Clifden railway - An outstanding engineering accomplishment

 Jim Deegan, working on the new track at Maam Cross Station. 
 (Photo Joe Shaughnessy)

Jim Deegan, working on the new track at Maam Cross Station. (Photo Joe Shaughnessy)

Pádraig Pearse’s first visit to Connemara was in 1903, when he was 24 years of age. He was sent there by Conrad na Gaeilge, a nation-wide Irish language movement, then gaining momentum year after year, to examine a group of young teachers from the Ros Muc area, to see if they were fit to teach Irish. When this young romantic man, already with an image of an ‘Irish Ireland’ in his mind, stepped from the train at Maam Cross station, he had a life-changing realisation that this was ‘a little Gaelic kingdom of its own’.

Between 1903 and 1916 Pearse spent as much time as he could salvage from the press of affairs in Dublin in the west; and from 1907 staying at his cottage at Ros Muc. His friend Desmond Ryan later wrote of how Pearse’s enthusiasm grew as the train left Oughterard, and went deeper into Connemara: ‘The Twelve Pins came in sight and Pearse waved his hand here and there over the land, naming lake, mountain and district away to the Joyce country under its purple mist.’

Although a train has not travelled on this line since 1934, through the magic of video I have been travelling by rail into that ‘little Gaelic Kingdom’ several times this week.

Efforts are well underway to revive an 8km stretch on the old Clifden railway line from Maam Cross station. Jim Deegan, a life-long railway enthusiast, and founder of Rail Tours Ireland, is convinced that the real-life experience of a steam-train journey through the heart of Connemara will be a popular family event.

Apart from the practical uses for passengers and cargo, the original Galway-Clifden line was brilliantly marketed as a tourist special. For a time a ‘Connemara Express’ ran from Dublin’s Broadstairs Station, painted in blue and cream livery, attracting the rich and famous to shoot over the wet landscape, and to fish the dark, trout lakes of the region. They came in their hundreds, catered for by new hotels, and willing householders offering accommodation. “Railways were the genesis of tourism in Ireland”, says Jim, “and haven’t lost their appeal today.”

Engineering feat

Even if it was only for its value as a vehicle for tourism we would still lament the closing of the Galway-Clifden line in 1934. It was a great deal more than a tourist amenity. It also provided a visual vote of confidence to the people living on the mountainside that they were part of a new world after the devastation and neglect of the Great Famine. It linked Clifden and seven other stations, Moycullen, Ross, Oughterard, Maam Cross, Recess, Ballynahinch, with Galway and ultimately Dublin and beyond, providing a regular service to markets and business.

It was also an outstanding engineering accomplishment. Not only was it the longest but also the most challenging line built under the Light Railways (Ireland ) Act of 1889.

Leaving the station of the Midland Great Western Railway in Galway a substantial tunnel had to be built under Prospect Hill, and then immediately to cross the Corrib over a viaduct, with three spans each 250 ft apart. The central span could be raised to allow steamers to enter the Eglinton Canal where these big ships travelled through the town, emerging at the Claddagh Basin and the docks for servicing and cleaning. It was an imposing, steel structure of grandeur, and its massive supports are still visible from Woodquay today.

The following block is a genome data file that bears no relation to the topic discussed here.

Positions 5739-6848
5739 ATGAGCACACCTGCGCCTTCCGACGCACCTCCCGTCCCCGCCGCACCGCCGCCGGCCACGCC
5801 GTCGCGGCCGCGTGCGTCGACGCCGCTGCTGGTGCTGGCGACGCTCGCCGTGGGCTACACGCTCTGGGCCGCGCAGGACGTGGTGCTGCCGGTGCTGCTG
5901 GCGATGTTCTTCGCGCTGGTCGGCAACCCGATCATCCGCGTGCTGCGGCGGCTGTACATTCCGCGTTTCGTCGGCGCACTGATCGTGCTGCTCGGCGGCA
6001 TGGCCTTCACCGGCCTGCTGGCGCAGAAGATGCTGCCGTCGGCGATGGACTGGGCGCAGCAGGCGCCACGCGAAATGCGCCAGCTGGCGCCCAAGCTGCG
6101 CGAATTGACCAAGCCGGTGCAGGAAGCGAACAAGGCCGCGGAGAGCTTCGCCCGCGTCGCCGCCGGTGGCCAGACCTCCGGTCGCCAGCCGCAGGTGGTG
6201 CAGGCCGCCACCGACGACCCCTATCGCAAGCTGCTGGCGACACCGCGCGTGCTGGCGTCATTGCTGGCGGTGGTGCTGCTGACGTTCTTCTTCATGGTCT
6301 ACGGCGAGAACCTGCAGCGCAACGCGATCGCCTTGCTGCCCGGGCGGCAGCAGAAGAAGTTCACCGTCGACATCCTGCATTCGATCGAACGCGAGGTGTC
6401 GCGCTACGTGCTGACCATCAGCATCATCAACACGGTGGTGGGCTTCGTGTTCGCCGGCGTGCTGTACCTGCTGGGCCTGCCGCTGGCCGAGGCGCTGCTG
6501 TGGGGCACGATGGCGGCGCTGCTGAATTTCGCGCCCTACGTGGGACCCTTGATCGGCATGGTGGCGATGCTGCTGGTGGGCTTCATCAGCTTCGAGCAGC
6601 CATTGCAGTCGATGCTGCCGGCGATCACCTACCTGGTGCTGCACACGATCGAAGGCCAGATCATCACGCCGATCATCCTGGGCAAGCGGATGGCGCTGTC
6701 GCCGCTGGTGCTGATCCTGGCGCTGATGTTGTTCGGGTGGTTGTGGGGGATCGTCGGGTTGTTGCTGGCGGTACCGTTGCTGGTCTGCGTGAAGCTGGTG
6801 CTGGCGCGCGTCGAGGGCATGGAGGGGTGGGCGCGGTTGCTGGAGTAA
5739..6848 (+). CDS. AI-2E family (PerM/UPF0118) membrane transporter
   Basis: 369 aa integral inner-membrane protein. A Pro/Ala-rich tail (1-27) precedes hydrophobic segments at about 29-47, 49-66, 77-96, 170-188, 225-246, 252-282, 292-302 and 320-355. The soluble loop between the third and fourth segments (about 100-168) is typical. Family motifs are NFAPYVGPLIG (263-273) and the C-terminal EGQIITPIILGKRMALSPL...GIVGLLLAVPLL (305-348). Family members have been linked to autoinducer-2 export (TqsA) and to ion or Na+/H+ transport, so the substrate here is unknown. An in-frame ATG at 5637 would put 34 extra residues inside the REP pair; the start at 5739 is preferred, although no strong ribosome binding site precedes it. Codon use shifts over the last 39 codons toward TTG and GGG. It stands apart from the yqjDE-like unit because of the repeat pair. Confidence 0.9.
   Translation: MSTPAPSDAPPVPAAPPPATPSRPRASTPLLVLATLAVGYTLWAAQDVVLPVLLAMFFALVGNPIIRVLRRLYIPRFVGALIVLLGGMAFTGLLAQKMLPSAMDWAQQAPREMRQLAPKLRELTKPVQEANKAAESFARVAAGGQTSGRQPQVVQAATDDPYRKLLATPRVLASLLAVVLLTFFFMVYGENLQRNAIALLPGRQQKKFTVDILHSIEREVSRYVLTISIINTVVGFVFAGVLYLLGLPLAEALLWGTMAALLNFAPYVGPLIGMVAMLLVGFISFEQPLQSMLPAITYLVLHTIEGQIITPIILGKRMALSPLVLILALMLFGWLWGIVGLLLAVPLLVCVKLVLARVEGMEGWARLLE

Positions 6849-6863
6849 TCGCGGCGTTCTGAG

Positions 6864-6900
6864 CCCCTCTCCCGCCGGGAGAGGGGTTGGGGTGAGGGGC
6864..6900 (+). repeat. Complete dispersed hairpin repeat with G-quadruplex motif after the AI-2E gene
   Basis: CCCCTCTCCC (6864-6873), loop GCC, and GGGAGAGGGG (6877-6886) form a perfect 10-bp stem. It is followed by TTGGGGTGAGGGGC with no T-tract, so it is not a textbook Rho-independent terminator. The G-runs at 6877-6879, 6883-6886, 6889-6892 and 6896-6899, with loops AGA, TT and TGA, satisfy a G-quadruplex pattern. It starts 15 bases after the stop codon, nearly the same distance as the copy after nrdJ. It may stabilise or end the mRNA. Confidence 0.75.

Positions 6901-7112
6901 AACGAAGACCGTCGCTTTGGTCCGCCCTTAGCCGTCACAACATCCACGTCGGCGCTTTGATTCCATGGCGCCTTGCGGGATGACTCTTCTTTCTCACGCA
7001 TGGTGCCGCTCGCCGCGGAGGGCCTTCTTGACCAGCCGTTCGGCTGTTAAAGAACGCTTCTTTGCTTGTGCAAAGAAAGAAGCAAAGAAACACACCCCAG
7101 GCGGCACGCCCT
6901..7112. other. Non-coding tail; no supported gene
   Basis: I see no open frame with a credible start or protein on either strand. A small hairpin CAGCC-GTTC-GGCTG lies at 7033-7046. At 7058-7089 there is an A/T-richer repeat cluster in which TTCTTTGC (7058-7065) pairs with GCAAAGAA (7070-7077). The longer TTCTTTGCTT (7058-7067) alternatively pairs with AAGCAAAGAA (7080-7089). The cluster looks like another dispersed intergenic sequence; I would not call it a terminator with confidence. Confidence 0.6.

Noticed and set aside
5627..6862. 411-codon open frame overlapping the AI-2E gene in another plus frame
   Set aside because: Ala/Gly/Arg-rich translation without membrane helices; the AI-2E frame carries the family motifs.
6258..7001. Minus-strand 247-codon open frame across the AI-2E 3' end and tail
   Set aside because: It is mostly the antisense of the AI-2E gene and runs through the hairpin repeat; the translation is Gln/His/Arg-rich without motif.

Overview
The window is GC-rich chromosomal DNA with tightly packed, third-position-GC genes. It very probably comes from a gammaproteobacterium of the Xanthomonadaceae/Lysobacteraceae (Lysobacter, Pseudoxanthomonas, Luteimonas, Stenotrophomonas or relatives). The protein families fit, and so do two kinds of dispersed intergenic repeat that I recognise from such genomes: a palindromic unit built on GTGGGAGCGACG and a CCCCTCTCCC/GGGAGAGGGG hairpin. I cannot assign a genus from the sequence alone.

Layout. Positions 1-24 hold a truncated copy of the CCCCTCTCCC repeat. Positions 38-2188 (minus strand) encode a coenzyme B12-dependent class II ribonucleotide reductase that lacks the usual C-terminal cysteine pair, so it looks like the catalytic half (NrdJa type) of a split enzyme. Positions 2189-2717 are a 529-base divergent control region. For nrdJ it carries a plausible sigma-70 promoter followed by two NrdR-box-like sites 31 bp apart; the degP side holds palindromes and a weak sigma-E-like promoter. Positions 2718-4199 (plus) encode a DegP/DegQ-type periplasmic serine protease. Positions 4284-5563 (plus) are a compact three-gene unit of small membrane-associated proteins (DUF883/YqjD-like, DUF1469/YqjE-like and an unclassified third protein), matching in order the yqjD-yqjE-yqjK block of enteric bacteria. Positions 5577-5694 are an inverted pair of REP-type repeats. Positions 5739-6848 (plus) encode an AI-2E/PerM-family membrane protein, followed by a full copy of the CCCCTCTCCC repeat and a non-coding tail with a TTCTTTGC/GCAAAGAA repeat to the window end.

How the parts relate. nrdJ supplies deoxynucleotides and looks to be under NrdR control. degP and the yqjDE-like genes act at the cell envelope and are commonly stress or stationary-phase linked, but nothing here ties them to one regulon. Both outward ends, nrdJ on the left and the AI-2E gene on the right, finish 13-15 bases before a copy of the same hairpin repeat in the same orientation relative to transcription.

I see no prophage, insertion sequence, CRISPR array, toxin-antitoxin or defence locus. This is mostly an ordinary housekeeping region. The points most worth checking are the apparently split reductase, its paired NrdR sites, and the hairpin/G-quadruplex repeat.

After the viaduct the line then travelled for 48 miles along the west side of the River Corrib, through rough countryside along the shores of Derryclare and Ballynahinch lakes, cutting passes through limestone and granite, providing drainage over bogland, building 27 bridges, 18 gatekeeper’s houses at level-crossings, as well as seven stations most of which still survive, either as redbrick ruins or private dwellings.

The line took five years to construct, gave immense employment, and was opened in July 1895. At a time when the average cost per mile of light railway was between £3,000 and £5,000, the Clifden railway cost £9,000 per mile.

Boon to business

Forty years later, because the line was losing money, and better roads and transport made the line uneconomic, it closed. It might have survived had the track been laid along the coast as it was originally proposed. One of the ideas of a railway was to advance the development of fisheries, and if the line travelled along the coast it could have serviced Spiddal, Carraroe, Roundstone and Clifden. But for some reason, never properly explained, it chose a route through the middle of Connemara instead.

An opportunity was lost. Certainly it succeeded in bringing tourists into Connemara, but it could have brought prosperity to the fishing industry as well. The Cleggan Fisheries was close to Clifden and took full advantage of a rapid service to get its products to market. In 1896 Cleggan was landing 398 tons of fish, but by 1900, it was landing 1,437 tons. The railway was a boon to business, but not if you were too far away.

Next week: The battle for the Clifden railway route.

NOTES: You can enjoy this journey as well: on ‘Connemara Railway’, and please donate to the scheme: GoFundMe page.

Details on Clifden Railway from J H Ryan’s paper to Institute of Engineers of Ireland May 1 1901.

Brigid Kavanagh, author of Walking With Ghosts, can be contacted at 087 7752863, and her book is now available in Charlie Byrne’s bookshop.

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Listen to Tom Kenny and Ronnie O'Gorman elaborating on topics they have covered in this week's paper and much more in this week's Old Galway Diary Podcast.

 

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